I pressed the glass into my skin and carved out a cell. Well, nothing went wrong because the celebration was a lie that she chose to believe. Tragedy was always expected from tonight. I knew this and, to some extent, I think she knew it too.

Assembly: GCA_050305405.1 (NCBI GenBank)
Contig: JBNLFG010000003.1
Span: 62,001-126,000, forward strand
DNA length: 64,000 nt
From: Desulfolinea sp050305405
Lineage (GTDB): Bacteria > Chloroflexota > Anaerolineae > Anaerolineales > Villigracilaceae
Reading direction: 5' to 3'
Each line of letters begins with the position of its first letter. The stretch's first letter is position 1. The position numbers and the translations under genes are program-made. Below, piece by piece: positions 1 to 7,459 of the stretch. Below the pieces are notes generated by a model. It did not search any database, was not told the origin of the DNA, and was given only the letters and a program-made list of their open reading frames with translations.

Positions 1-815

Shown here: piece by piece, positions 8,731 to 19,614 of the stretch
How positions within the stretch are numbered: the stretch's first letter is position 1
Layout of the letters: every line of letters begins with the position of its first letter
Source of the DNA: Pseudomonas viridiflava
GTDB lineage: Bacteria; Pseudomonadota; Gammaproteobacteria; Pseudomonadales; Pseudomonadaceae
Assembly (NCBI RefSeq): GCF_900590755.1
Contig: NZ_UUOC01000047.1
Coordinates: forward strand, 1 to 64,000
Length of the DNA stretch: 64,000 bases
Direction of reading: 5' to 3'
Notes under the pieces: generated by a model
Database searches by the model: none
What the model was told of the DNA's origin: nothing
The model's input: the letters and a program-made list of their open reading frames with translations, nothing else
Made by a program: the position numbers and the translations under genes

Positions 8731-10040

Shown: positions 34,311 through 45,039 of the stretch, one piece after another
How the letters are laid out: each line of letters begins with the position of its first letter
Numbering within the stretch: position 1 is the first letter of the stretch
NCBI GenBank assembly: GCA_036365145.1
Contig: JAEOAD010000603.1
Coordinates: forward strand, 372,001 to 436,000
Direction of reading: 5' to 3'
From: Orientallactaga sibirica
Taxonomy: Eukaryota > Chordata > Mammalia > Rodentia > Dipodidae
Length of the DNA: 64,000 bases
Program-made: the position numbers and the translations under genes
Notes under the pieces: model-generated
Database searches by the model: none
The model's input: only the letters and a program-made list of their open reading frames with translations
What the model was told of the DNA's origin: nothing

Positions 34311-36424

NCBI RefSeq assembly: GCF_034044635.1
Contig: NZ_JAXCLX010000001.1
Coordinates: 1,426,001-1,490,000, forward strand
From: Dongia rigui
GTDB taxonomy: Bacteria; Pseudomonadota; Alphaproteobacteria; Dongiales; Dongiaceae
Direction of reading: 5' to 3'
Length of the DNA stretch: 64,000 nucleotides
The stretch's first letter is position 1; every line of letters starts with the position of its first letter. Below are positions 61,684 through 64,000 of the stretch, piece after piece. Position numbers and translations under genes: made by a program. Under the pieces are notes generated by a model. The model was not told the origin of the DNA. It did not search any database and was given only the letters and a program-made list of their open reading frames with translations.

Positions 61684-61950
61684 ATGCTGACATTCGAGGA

The glass moved away from my skin to reveal one singular cell balanced delicately on its point. This was a part of me. It still is, but it now lives out of context: an artefact to an unknown city. This singular cell can now break away from me and live its own existence yet is also still historically connected to everything that has happened before. It is a lone puzzle piece which exists in its own right, but will forever evoke the ghost of the entire picture. This cell is my lone puzzle piece for those who protect our rights to be civil, who fight to keep the monster at bay and the idea of morality intact. You call these people the law and you run scared. You hide beneath the wings of the law because you are afraid of the chaos that can be found within yourself when you are completely unbound from civilised structure. This part of me will be a gift to keep those men and women, who protect you from yourselves, searching for the entire picture. In the end they will find the monster they are searching for. I hope they say “thank you”.